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[ecrea] Media Fields Journal 11: Surveillance Zones Extended Deadline - Apr. 5
Mon Mar 09 19:49:09 GMT 2015
CFP: Media Fields Journal Issue 11: Surveillance Zones
Final Submission Deadline: April 5, 2015
Since Edward Snowden revealed the National Security Agency’s systematic
interception and collection of Americans’ private data, anxieties about
surveillance and privacy have become even more inextricably linked to
the digital age. Moreover, with powerful new technologies and networks,
surveillance capabilities continue to visibly and invisibly pervade a
vast range of quotidian spaces. These capabilities occupy both the
aerial sphere through drones and satellites and the embodied sphere
through devices like Google Glass, body-worn cameras, and smart watches.
In addition, technologies such as pixel trackers and spyware are
embedded in the virtualized (but not immaterial) spaces and practices of
information and communication media.
As states, corporations, and citizens increasingly use surveillance
technologies to both connect and territorialize spaces, scholars have
responded by exploring aspects of the deeply entwined relationship
between surveillance and spatiality. Notably, Simone A. Browne has
considered the ‘digital epidermalization’ of biometric technologies at
border crossings and Caren Kaplan has argued that the data collection of
GIS and GPS have been combined in ways that ‘militarize’ and target U.S.
consumers. Mark Andrejevic has also introduced the idea of the ‘digital
enclosure,’ a virtual sphere in which every interaction produces
information about itself and, in a more optimistic approach, Jason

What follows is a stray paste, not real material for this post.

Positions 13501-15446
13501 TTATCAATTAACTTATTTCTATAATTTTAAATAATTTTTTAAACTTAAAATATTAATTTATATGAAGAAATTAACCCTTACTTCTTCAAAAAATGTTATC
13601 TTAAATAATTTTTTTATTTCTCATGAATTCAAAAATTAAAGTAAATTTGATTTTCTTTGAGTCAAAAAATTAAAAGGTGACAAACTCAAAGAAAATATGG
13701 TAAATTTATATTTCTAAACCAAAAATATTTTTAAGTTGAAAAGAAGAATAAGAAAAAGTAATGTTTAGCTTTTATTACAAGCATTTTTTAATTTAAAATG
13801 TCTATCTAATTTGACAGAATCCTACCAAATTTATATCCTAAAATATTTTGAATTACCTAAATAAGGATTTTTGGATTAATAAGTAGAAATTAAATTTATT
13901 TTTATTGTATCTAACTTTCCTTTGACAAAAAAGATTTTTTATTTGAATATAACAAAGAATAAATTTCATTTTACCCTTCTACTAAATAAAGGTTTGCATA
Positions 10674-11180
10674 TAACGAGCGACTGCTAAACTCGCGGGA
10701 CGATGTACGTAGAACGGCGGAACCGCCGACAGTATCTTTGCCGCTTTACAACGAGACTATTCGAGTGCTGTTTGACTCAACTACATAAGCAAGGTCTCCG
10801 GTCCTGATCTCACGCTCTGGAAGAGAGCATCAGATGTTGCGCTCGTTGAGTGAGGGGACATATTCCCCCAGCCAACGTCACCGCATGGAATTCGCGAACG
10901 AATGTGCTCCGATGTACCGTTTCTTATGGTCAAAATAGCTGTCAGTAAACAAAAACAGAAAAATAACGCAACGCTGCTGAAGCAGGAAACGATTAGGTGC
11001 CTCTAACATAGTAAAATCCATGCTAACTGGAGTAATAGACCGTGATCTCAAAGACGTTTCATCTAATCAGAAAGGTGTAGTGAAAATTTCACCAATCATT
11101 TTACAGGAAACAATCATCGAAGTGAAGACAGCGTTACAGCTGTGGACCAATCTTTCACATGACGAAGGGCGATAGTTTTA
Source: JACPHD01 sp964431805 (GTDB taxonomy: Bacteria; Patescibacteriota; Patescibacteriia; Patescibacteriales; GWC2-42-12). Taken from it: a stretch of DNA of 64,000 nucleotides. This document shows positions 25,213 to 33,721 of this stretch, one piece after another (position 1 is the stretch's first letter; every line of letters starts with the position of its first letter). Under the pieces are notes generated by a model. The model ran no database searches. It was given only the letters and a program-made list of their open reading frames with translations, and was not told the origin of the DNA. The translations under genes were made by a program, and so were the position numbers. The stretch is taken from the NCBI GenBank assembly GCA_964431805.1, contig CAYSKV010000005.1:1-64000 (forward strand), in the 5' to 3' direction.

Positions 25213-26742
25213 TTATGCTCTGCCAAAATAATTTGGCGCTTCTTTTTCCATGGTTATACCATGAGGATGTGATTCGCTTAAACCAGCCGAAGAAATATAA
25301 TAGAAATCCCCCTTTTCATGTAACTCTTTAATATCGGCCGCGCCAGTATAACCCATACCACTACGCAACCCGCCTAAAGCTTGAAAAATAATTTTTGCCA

Farman has posited that the participatory surveillance of mobile media
can produce new kinds of social spaces.
Building on such conversations, this issue of Media Fields Journal
examines how surveillance and space manifest in discourses around
complementary ideas such as security and privacy, disclosure and
secrecy, and the technological and biological. We also seek to consider
specific impacts of surveillance practices at different scales—among
local, national, transnational, and global levels—and how these
practices react to and reconfigure the political, legal, and cultural
institutions of their milieux.
Furthermore, we aim to investigate how digital surveillance practices
alter the interrelations of virtual and geophysical spaces and
precariously position online users as both supervised subjects and
surveying voyeurs. Tellingly, even as users negotiate between desires of
selective visibility and invisibility online, the mechanisms of
surveillance that monitor them often remain imperceptible and
inaccessible to them. With this paradox in mind, we also invite
perspectives on how citizens and digital users are creatively deploying
subversive strategies to counteract state and corporate surveillance and
create and reclaim spaces of possibility.
Additional aspects of surveillance and countersurveillance to consider
addressing include (but are not limited to):
- Cultural Politics: the gendered, sexualized, or racialized dimensions
of surveillance; the labor of surveillance; anti-surveillance activism
and activist uses of surveillance.
- State Politics: the legal, economic, or historical dimensions of
surveillance; the global and geopolitical impacts of state surveillance
programs; Wikileaks, Edward Snowden, and the National Security Agency
disclosures; the movement for police body-worn cameras; military and
- Physical spaces: archives of surveillance footage, technologies in the
home and workplace, data monitoring sites, surveillance in public and
private spaces, borders and airports, aerial spaces.
- Technologies: cameras, biometric readers, augmented reality devices,
wearable devices, mobile phones, drones, satellites, RFID tags and GPS
- Digital practices: dataveillance, online tracking and targeted
marketing, social networks and self-surveillance, mapping and data
visualization, live feeds, adoption of privacy software, data encryption
- Media Representation: art projects or performances that address or
employ surveillance, sousveillance projects, reality television shows,
fictional depictions of surveillance, the coverage of surveillance in
journalism, tech industry discourses about surveillance, surveillance in
We welcome all submissions that engage the connections of surveillance
and space and encourage contributions from a range of disciplines and
methodologies. We seek essays of 1500–2500 words, digital art projects,
and interviews (text, audio, or video).
Please review the detailed guidelines at:
http://www.mediafieldsjournal.org/guidelines/ and see earlier issues at
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